It’s hard to criticize a collection of stellar soul sides, but one has to wonder what market niche this fills. All fifteen of these tracks reached the top spot on either the Billboard pop or R&B chart, and represent the tip of Stax’s immense impact on both the charts and popular culture. Presented in chronological order these tracks include iconic instrumentals, duets, and solo turns that literally defined southern R&B and hard soul. It’s an ace collection of soul classics, but at only fifteen tracks it pales in comparison to the discount-priced double-CD Stax 50th Anniversary Celebration. For only a few dollars more the anniversary set gives you everything here except Rufus Thomas’ “(Do the) Push and Pull (Part 1)” and Johnnie Taylor’s “I Believe in You (You Believe in Me),” and thirty-five more gems. Tracks 1-4 and 7 are mono, the rest stereo, and all appear to be single edits rather than longer album versions. The ten-page booklet includes credits and pictures, but no liner notes. Everything here is great, but unless you’re on a tight budget (or fifty soul classics is just too much for you to handle), the double-CD is the better bet. [©2010 hyperbolium dot com]

Stax Museum of American Soul Music
Concord Music Group’s Stax Home Page

Christine Ohlman & Rebel Montez: The Deep End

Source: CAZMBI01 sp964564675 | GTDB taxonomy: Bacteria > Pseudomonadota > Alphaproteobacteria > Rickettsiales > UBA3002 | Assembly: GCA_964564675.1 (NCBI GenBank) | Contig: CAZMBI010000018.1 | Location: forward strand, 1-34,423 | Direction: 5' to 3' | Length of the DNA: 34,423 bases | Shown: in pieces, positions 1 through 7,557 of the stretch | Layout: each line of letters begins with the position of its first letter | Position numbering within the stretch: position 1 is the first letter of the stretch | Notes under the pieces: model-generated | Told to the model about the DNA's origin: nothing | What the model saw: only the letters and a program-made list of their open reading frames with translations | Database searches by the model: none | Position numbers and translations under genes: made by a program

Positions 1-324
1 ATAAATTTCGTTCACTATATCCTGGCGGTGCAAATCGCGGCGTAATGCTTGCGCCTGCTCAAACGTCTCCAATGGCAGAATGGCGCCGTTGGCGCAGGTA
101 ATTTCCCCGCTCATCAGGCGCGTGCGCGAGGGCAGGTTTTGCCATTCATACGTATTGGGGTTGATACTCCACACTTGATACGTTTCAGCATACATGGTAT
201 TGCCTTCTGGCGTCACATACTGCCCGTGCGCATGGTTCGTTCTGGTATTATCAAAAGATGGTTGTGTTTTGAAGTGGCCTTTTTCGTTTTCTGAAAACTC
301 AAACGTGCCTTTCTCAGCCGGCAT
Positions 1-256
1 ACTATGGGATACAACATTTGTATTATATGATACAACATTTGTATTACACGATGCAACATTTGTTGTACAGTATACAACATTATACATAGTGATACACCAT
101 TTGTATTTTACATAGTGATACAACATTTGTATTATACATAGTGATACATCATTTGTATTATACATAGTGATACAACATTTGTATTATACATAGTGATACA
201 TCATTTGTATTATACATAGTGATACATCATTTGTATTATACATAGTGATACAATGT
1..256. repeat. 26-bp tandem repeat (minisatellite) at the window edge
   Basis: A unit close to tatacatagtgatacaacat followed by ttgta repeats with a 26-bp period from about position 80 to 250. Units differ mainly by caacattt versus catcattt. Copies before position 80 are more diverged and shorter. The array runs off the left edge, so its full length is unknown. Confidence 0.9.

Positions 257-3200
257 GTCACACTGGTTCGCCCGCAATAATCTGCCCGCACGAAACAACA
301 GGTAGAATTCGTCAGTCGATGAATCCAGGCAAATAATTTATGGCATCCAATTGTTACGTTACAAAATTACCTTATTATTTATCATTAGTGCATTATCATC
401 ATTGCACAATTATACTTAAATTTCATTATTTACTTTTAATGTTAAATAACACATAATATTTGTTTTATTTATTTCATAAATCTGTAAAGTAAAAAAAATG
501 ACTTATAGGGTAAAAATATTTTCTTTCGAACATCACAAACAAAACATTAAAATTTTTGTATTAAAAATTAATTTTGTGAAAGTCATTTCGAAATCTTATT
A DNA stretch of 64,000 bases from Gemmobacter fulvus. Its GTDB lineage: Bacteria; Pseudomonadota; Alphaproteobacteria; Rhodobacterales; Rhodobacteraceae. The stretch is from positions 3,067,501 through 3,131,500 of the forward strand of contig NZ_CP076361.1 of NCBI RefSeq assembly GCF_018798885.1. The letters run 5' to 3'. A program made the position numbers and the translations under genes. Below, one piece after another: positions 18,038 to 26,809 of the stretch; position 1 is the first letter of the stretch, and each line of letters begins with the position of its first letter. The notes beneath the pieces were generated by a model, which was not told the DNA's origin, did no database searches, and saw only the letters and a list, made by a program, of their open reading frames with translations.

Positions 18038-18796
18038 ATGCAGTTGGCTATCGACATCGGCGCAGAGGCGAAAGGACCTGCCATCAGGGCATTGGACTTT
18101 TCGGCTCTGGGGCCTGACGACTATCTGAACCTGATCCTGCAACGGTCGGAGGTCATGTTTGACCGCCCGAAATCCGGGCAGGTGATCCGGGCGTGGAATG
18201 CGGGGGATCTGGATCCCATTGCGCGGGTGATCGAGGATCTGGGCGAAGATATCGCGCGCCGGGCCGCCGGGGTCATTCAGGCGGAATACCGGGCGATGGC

Wednesday, March 10th, 2010

SNL singer serves up rock ‘n’ roll with a side of Stax

Rock ‘n’ roll women have always been a sparser commodity than their male counterparts. Even the adjective that describes a forceful rock ‘n’ roll performance discriminates with its anatomical reference. Rock’s had a few chart-topping female stars, including Wanda Jackson, Janis Joplin, Ann Wilson, Joan Jett and Pat Benatar, but the bulk of female rockers labor in day jobs that overshadow their solo output, or work in local obscurity. Patty Scialfa’s better known for her marriage and membership in the E Street Band than for her three releases, Karla DeVito is remembered more for the video she made with Meat Loaf (on which she lip-synched Ellen Foley’s vocal) than her solo album or subsequent song writing, and Ronnie Spector took decades to emerge from the shadow of her former husband and producer.